Ruthie Forgey found fulfilling ministry with Salvation Army

Posted 4/16/18

It has been a decade since Ruthie Forgey was searching the Cleveland Daily Banner, looking for a way to supplement her income to support her and her 13-year-old son.

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Ruthie Forgey found fulfilling ministry with Salvation Army


It has been a decade since Ruthie Forgey was searching the Cleveland Daily Banner, looking for a way to supplement her income to support her and her 13-year-old son.

The advertisement to which she eventually responded became her ministry as the leader of the Salvation Army in Cleveland, a cause which has grown beyond its walls in many different ways.

“I was an addictions counselor in private practice when the Salvation Army found me,” Forgey recalled. “I was a prodigal for many years and returned to the Lord in 2004, and I knew there where thousands of people just like me who grew up in this area, but had been hurt by religion – not by God.”

She said the church as a whole has progressed as “they have begun to embrace the ideal that God is good, kind and loving.”

“He’s also just, because that’s part of His character – but let’s get the other parts in there, too!” Forgey said.

She had left the church because of that church dogma of the times.

“The coolest thing about the Holy Spirit is when you hear its voice, you can’t unhear it,” Forgey said. “He pursued me relentlessly, and I became very passionate about sharing my testimony, and really wanted to work in full-time ministry.”

She said being a counselor for 20-plus years helped her, since being a counselor “is a ministry in its own self.”

Forgery said in 2008, when gas prices were reaching above $4 per gallon, it caused a decline in her practice which in turn forced her to look at ways to earn income.

“It was Christmastime and I saw an ad in the Banner online for an Angel Tree coordinator or a Kettle coordinator,” she said. “I thought the Angel Tree would be fun, so I applied for Angel Tree. But, I had some fundraising experience and I thought, leaving that interview, 'They will hire me to do those stupid bells.'”

That is exactly what happened, though her attitude softened soon after she acquired some enlightenment along with her new job.

“At that time, all I knew about the Salvation Army was the Angel Tree and Kettles,” she said. “I did not know it was a church. I didn’t know there are 126 countries where we are named, and countries we are not because it is too dangerous, and their ministry and passion is to serve 'the lost and the least.' I just loved the mission of the Army, and fell in love with it.”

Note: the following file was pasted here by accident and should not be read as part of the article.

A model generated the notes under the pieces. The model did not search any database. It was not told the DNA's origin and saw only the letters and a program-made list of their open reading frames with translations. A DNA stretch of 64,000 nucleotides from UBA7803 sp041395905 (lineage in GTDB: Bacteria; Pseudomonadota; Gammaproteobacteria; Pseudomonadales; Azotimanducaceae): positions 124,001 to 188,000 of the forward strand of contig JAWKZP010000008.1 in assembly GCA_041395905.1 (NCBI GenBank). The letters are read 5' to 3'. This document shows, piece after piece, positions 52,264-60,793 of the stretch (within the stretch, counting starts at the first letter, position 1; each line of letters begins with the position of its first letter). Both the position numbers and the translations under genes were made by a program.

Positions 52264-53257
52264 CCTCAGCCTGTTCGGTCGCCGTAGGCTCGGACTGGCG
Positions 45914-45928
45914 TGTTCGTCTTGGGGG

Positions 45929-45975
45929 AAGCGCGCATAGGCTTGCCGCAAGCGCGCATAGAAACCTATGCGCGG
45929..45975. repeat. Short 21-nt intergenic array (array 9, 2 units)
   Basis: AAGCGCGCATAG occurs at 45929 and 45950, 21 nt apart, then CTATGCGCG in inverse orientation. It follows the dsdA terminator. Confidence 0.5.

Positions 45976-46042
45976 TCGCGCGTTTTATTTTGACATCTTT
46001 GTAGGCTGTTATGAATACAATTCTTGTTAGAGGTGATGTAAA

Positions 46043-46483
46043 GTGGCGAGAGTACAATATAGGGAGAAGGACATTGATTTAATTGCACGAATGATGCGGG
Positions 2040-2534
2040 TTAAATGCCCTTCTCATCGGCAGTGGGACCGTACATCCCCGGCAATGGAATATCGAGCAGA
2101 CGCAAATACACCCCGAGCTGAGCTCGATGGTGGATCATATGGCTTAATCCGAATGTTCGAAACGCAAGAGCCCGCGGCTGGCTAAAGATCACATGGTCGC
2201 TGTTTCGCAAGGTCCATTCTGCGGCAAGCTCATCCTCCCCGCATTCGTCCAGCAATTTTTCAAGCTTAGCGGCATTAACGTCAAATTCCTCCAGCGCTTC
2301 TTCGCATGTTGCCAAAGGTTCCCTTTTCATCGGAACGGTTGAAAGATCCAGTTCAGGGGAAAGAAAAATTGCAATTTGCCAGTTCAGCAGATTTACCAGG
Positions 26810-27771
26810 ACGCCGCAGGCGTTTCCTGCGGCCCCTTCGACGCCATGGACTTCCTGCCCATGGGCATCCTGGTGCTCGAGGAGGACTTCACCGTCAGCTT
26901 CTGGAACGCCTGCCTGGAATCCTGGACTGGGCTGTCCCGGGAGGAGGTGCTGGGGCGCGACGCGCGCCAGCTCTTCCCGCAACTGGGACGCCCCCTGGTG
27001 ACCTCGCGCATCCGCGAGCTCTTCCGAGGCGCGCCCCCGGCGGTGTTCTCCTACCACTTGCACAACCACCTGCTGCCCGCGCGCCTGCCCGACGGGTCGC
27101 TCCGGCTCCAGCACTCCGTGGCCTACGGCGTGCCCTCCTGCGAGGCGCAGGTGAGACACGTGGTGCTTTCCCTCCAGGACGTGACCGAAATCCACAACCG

“I even fell in love with the Kettles,” Forgey added. “I look forward to that every year. I love everything about it.”

Midway through that first season, Maj. Jim Lawrence called Forgey soon after she'd just picked her son up from school.

Lawrence told Forgey he had been praying to send someone to develop an SA corps in Cleveland with a bigger footprint.

“I think you’re the lady to do that,” he told her. “Would you be willing to stay?”

Forgey asked for the weekend to pray about the offer.

“I pulled over the car with my son and said, ‘We have an opportunity to go into full-time ministry, and I want you to pray,” Forgey said. “He prayed the most profound, beautiful prayer ever. I immediately got peace with it and called Monday morning.”

“We came in and started holding Bible study in the Family Store on 17th Street every night. It was the seven bell ringers and we have now grown into this,” she said. “God has really blessed this effort.”

She added the local corps is now assisting so many people it is in need of another van, and SA members have outgrown their current building on Inman Street.

“I have seen a lot of lives changed and transformed. I have seen a lot of prodigals come back. I have seen people receive salvation for the first time,” she said. “Here, we really try to model Christ more than we talk about Christ, because people need to see Him. You can’t share the Gospel with someone who is hungry. You feed them.”

The Salvation Army also offers daily showers and laundry service and feeds around 500 meals a week.

“Every day there is the uniqueness of the needs that come in here and what I, and many Christians, need to do is to be willing to be inconvenienced,” she said. “Jesus was inconvenienced and his schedule was interrupted. I thank God for those inconvenient moments, because that is where grace flows.”

“Just to see what God has done in the last 10 years, I can’t believe I get to do this every day,” Forgey said. “It overwhelms me and undoes me, and I’m grateful.”


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